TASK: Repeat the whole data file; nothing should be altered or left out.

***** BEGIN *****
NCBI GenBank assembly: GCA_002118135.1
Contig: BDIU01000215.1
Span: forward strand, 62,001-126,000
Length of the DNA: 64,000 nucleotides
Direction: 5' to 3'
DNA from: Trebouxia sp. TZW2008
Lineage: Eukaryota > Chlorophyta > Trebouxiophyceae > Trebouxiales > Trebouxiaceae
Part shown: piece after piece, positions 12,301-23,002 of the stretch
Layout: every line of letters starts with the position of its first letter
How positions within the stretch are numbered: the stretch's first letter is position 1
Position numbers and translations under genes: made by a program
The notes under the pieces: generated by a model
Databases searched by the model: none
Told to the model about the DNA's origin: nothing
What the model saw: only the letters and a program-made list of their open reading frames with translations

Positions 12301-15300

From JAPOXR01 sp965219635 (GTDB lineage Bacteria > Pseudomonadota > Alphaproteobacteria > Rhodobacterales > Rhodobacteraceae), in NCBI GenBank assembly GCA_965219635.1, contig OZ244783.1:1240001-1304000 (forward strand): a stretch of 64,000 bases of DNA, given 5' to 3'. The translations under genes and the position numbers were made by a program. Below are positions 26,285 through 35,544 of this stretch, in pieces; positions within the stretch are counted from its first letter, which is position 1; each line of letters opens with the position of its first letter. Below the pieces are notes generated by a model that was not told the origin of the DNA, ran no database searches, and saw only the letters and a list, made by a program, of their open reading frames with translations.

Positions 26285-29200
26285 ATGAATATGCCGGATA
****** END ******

NCBI GenBank assembly: GCA_002118135.1
Contig: BDIU01000215.1
Span: forward strand, 62,001-126,000
Length of the DNA: 64,000 nucleotides
Direction: 5' to 3'
DNA from: Trebouxia sp. TZW2008
Lineage: Eukaryota > Chlorophyta > Trebouxiophyceae > Trebouxiales > Trebouxiaceae
Part shown: piece after piece, positions 12,301-23,002 of the stretch
Layout: every line of letters starts with the position of its first letter
How positions within the stretch are numbered: the stretch's first letter is position 1
Position numbers and translations under genes: made by a program
The notes under the pieces: generated by a model
Databases searched by the model: none
Told to the model about the DNA's origin: nothing
What the model saw: only the letters and a program-made list of their open reading frames with translations

Positions 12301-15300

From JAPOXR01 sp965219635 (GTDB lineage Bacteria > Pseudomonadota > Alphaproteobacteria > Rhodobacterales > Rhodobacteraceae), in NCBI GenBank assembly GCA_965219635.1, contig OZ244783.1:1240001-1304000 (forward strand): a stretch of 64,000 bases of DNA, given 5' to 3'. The translations under genes and the position numbers were made by a program. Below are positions 26,285 through 35,544 of this stretch, in pieces; positions within the stretch are counted from its first letter, which is position 1; each line of letters opens with the position of its first letter. Below the pieces are notes generated by a model that was not told the origin of the DNA, ran no database searches, and saw only the letters and a list, made by a program, of their open reading frames with translations.

Positions 26285-29200
26285 ATGAATATGCCGGATA